The second tool we can use to see our data in the Arduino program is the Serial Plotter, a visual version (aka graph) of the Serial Monitor. To use the Serial Plotter, go to Tools –> Serial Plotter. The graph below is the output of the LED as a light sensor from Project 3!*

The plot will auto-scale and as long as you’re using Serial.println() for your sensors, it will also print all of your sensors in different colors. Hooray! That’s it!

*If you look at the end, there is a super interesting wave pattern which is likely due to the Alternating Current (“AC”) in our overhead lights!

Visualizing Data: Excel!

For more serious data analysis, there’s a super cool (and free!) add-in for Excel called Data Streamer*, which you can download here.

This add-in reads from the serial port, so we can use the exact same coding technique of printing data to serial to get data directly into Excel.. heck yes!!

How to use the Data Streamer Add-In:

1. Once you’ve installed it (or if you have O365), click on the Data Streamer tab (far right) in Excel.

2. Plug in your Arduino and click “Connect Device”, then select the Arduino from the drop-down menu.

3. Click “Start Data” to start data collection! You’ll see three new sheets open up: “Data In”, “Data Out”, and “Settings”.

Live data is printed in the Data In sheet.  Each row corresponds to a sensor reading, with the newest value printed in the last row.

By default we only get 15 rows of data, but you can change this by going to “Settings”. We can gather up to 500 rows (limit is due to Excel bandwidth — there’s a lot happening in the background!).


4. Add a Plot of your data! Do some data analysis!
Scatter plots show you how the sensor readings change over time, which is the same thing we saw in the Arduino Serial Plotter.

To add a Scatter Plot:

Go to Insert -> Charts -> Scatter. When the plot pops up, right click on it and choose “Select Data”, then Add. We want our data displayed on the y-axis, with “time”** on the x-axis.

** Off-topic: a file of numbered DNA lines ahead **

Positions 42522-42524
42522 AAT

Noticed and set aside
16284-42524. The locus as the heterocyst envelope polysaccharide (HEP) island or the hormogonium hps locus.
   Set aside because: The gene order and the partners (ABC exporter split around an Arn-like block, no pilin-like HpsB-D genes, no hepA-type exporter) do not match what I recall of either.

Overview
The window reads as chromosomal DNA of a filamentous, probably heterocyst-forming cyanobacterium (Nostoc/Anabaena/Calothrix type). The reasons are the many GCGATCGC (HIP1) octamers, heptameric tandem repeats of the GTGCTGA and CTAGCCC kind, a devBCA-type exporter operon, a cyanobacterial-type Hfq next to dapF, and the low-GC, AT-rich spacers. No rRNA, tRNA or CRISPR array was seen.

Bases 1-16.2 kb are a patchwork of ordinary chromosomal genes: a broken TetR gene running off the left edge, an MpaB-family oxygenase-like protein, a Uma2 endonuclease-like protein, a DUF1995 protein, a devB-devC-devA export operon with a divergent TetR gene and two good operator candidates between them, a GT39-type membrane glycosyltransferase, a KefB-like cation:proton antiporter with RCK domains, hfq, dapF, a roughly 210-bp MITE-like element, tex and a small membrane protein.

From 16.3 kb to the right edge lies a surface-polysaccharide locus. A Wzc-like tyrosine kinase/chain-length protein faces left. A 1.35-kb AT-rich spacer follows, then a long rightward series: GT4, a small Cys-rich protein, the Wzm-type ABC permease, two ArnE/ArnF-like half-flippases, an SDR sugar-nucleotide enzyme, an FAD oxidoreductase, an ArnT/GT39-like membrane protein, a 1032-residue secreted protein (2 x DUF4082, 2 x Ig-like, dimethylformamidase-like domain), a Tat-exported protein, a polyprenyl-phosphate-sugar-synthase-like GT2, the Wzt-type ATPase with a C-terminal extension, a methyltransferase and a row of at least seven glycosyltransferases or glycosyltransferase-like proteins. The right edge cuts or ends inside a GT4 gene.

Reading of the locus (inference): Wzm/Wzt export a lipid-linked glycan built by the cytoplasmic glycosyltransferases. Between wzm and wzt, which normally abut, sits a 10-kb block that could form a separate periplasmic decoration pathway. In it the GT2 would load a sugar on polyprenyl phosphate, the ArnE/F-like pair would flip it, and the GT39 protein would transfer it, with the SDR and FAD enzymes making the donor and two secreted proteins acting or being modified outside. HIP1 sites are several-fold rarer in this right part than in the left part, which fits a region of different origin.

To do this, click the arrow next to the y-axis, go to the Data In sheet, and select all of the incoming sensor data.

We can also do calculations and comparisons in Excel! To write a formula, click on an empty cell and type an equals sign (“=”), then the calculation you want to do. There are lots of built-in commands like average, maximum, and minimum.

To use a command, type the equals sign, the command name, and an open parenthesis, then select the data you’re analyzing and close the parentheses.

5. To send more than one column of data (AKA more than one sensor), print the values on the same line separated by a comma, with a final blank new line, like this:


*Full disclosure: Although this tutorial is not affiliated, I do work w/ the Microsoft Hacking STEM team which developed this add-in.

**If you want the actual time to be on the x-axis, select the timestamp in Column A on the Data In sheet for the x-axis values in your Scatter Plot. Either way, we’ll see our data as it changes over time.

Go Forth and Measure All the Things!!

Alright folks, that’s all! Time to go outward and upward! Use this as a foundation to start exploring sensors, Arduino coding, and data analysis to tackle your questions, curiosities, and fav mysteries in this big, beautiful world.

Remember: there are lots of folks out there to help you along the way, so please leave a comment if you have a question!

Need some more ideas? Here’s how to make a wearable state change switch, a solar-powered remote temperature sensor, and an Internet-connected industrial scale!